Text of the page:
After they are drained, add the potatoes to a boll and mix in the chopped greens and eggs. Add salt and pepper and beat it together.

Heat oil in a frying pan until a sliver of potato sizzles. Using a soup ladle or small measuring cup, scoop up the potato and egg mixture and place the scoops in the frying pan. Wait until the edges are starting to brown (up to 10 minutes) before flipping. Place on a paper towel to drain. Eat while wishing you could afford ketchup!

Pinto Beans, the Old Fashioned Way

Dried beans have been a major food source for me during the project. As a vegetarian, I’m accustomed to eating them fairly often, although I think I’ll be taking a break after this is over! However, I realize that not everyone knows how to cook dried beans. If you like to eat beans at all, I encourage you to give this a try. It doesn’t take a lot of active prep time and you have a lot more control over texture and sodium level than you do using canned beans.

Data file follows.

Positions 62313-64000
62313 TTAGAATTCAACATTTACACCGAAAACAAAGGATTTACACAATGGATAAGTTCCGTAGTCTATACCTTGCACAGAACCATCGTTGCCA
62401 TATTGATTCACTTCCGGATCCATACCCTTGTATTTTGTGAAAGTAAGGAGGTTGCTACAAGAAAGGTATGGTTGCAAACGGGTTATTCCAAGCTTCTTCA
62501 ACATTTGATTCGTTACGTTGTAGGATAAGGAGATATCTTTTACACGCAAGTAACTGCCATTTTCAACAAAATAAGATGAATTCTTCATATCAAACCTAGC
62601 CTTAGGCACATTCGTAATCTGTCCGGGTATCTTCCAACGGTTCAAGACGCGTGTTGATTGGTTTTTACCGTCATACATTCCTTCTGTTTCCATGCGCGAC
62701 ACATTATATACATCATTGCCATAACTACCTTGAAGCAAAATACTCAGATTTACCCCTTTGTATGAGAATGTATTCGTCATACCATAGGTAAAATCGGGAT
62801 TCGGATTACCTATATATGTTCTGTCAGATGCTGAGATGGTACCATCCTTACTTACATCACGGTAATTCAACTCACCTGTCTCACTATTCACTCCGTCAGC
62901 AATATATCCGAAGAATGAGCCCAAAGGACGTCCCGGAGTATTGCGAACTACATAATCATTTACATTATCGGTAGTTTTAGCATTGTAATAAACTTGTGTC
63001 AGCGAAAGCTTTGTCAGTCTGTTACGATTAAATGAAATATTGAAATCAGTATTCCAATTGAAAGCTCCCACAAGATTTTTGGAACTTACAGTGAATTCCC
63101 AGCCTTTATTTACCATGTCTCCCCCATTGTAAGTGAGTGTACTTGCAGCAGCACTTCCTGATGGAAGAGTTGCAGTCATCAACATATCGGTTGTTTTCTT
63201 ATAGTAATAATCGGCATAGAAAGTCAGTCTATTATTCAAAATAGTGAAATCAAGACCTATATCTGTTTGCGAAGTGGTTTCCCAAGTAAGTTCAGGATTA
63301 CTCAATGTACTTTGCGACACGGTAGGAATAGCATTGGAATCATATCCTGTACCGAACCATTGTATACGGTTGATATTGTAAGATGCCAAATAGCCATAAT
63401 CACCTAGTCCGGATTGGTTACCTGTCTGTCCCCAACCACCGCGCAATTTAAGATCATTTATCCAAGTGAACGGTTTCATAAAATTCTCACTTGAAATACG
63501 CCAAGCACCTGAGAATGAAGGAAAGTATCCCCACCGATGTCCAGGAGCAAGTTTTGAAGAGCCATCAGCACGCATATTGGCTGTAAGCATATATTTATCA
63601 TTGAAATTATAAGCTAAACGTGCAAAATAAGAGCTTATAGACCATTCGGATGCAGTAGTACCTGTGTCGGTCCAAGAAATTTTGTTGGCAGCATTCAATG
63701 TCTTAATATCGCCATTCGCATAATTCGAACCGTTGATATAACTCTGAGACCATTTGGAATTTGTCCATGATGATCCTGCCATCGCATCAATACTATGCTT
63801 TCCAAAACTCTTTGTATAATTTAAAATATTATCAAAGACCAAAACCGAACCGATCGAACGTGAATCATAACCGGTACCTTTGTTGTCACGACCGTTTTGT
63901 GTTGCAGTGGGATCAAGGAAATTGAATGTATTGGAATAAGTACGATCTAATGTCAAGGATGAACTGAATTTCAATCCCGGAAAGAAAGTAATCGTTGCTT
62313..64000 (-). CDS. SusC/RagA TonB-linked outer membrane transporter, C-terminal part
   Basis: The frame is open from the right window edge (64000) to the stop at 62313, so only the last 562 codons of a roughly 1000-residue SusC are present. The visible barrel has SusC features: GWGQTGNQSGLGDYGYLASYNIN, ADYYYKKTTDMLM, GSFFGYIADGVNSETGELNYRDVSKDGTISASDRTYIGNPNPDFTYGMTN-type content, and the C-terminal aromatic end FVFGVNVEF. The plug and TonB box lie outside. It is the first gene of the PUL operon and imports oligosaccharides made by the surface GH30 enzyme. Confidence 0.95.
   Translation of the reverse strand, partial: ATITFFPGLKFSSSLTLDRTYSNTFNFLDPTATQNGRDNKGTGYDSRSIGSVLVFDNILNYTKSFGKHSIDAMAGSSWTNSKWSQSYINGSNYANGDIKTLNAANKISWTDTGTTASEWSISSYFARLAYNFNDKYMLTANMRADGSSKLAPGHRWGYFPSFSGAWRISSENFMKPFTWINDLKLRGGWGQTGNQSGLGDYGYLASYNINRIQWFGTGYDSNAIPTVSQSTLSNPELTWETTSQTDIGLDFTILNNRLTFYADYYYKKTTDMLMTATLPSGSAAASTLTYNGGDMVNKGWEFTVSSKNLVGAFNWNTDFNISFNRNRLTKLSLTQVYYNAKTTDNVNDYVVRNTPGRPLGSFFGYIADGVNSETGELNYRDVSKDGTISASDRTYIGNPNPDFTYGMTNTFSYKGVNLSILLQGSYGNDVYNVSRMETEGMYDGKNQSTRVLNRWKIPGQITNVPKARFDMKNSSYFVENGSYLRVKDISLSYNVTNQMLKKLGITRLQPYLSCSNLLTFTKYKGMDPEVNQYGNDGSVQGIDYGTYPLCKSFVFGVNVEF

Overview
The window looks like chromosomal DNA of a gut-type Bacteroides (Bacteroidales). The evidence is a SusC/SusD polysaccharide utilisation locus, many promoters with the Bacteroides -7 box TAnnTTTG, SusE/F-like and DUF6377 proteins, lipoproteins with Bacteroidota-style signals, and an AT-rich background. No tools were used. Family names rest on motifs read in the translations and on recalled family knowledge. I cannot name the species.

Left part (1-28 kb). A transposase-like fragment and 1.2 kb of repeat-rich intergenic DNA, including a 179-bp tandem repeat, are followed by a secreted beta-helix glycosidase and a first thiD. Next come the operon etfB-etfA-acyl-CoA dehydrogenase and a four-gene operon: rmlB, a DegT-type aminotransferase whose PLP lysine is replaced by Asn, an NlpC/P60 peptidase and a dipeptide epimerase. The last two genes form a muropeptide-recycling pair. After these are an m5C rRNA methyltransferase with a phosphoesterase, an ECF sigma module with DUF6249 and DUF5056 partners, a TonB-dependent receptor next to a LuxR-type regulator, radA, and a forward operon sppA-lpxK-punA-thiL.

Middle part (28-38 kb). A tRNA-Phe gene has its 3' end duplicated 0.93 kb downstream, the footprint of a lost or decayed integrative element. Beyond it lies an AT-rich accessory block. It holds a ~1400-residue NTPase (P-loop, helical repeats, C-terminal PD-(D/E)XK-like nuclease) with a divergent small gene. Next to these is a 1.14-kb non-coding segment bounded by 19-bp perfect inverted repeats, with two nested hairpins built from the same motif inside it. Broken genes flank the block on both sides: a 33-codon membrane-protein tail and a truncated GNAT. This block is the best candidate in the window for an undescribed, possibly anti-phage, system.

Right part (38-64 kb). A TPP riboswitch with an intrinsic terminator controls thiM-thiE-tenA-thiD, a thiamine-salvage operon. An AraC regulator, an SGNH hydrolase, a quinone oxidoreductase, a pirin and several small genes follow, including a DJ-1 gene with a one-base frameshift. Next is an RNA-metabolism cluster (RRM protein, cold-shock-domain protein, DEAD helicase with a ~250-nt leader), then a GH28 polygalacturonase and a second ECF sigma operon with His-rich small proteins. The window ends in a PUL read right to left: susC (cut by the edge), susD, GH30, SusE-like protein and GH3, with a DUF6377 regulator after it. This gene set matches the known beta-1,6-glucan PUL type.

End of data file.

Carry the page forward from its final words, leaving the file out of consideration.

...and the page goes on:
Ingredients

  • 2 cups (about 1lb) pinto beans
  • 1 tablespoon baking soda
  • Seasoning to taste. I usually use some combination of chili seasonings, but you can play around with other flavors if you like. Non-vegetarians often use a bit of ham or bacon as a seasoning and serve the beans with cornbread.

Place the beans on a large plate or other flat surface. Pick out any stones, shriveled beans, or funny colored beans. Rinse the beans thoroughly. The WILL have dirt on them.

Put the beans in a much larger bowl than you think you’ll need. Fill the bowl about 3/4 of the way from the top. Let the beans soak. I really recommend a 24 hour soak if possible. This softens the beans, making them quicker cooking. In addition a longer soak releases more of the sugar with are the culprits behind the “distress” some people get from this magical fruit! If you are going to do that, put a lid on the container and store it in your refrigerator. Also, change the water at least once if you get a chance.